Town-gown: everyone’s concern
The coming of spring is upon us, despite what some of us may think considering the late snow that appeared last weekend. Heralding the spring with colorful costumes, floats and a day-long festival in the park, the Big Parade has become a major early-May Oberlin celebration since its inception four years ago. But the Parade does not just show us that spring and exams are near. It also strengthens town-gown relationships through projects that involve and benefit both communities.
In past years, the relationship between the town and the College has been somewhat tenuous. There are frequent disputes about housing as the town and College try to balance their needs. More students living on campus is a problem for landlords because they have trouble finding tenants. On the other hand, more students living off-campus drives up the price of rent, which causes members of the community living in rented properties to go to other cities to find more affordable housing. It is not uncommon for students living in primarily residential areas to have altercations with their neighbors because of the late hours kept by students as well as noise levels.
Last year, at the administrative level, some of these issues came to a head. At the same time the College was getting the permit to build the new Union Street houses from the city, they were also trying to get a permit to build on another piece of land behind Johnson house. The Union St. initiative was successful, but city council opposed the proposal for the Johnson House property and denied the permit. Negotiations grew heated. Dan Gardner, city council Chair, compared the College to a feudal warlord treating the townspeople like serfs.
This year, however, the outlook seems decidedly more positive. On Nov. 2, the get-out-the-vote efforts and poll watchers from both the College and town helped to ensure that, in spite of enormous challenges, voting in Oberlin went smoothly. Students waiting in long lines at the polls were treated to cookies and snacks, courtesy of town residents.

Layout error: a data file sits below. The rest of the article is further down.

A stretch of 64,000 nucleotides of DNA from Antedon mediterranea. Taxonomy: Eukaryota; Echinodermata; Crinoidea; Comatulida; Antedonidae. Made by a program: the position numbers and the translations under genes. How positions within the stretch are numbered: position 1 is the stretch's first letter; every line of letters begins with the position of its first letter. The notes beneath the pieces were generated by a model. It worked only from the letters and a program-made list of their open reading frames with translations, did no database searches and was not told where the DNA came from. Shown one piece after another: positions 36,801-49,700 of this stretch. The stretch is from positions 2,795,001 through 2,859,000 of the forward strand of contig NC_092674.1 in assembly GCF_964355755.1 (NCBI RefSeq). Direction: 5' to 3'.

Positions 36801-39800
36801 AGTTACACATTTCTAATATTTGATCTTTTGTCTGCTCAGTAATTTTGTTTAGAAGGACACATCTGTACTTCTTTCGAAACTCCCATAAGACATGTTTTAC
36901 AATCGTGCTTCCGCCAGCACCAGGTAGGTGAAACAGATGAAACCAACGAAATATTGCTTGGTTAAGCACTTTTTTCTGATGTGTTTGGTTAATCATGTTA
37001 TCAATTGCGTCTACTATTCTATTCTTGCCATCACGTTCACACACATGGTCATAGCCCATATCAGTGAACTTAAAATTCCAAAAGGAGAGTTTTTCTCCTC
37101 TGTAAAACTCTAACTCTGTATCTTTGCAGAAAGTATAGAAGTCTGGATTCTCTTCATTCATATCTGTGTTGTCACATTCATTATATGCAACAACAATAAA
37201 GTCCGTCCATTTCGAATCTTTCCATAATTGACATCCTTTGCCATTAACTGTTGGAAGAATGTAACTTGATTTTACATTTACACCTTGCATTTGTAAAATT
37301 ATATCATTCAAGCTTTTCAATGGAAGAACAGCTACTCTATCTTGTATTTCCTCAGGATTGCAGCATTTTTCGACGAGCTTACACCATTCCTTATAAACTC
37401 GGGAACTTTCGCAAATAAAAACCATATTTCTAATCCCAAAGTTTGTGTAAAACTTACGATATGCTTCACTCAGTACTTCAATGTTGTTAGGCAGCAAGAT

These last few weeks, talks taking place between the College and Lorain County Transit to renegotiate and re-evaluate the relationship between the College and the bus service and relieve the company’s ailing finances have been another demonstration of the College and surrounding community working together for a common goal. Oberlin senior Blaise Freeman, took on the initiative to renegotiate the terms of O-Pass, and is now facilitating those talks. A new student committee has been proposed to help assist the College from a student perspective. Decisions are being carefully weighed to make sure that the new arrangement is economical and beneficial for students and the LCT. Hopefully, this will set the tone for future interactions between the town and the College.
So when you’re out enjoying the sunshine on Saturday morning, take a
moment to stop and think. The Big Parade isn’t just a fun event, but an
opportunity for students and locals to interact on a more personal level.
Town-gown relations are not just the responsibility of administrators and city
council members but also all those who call Oberlin home, however temporarily.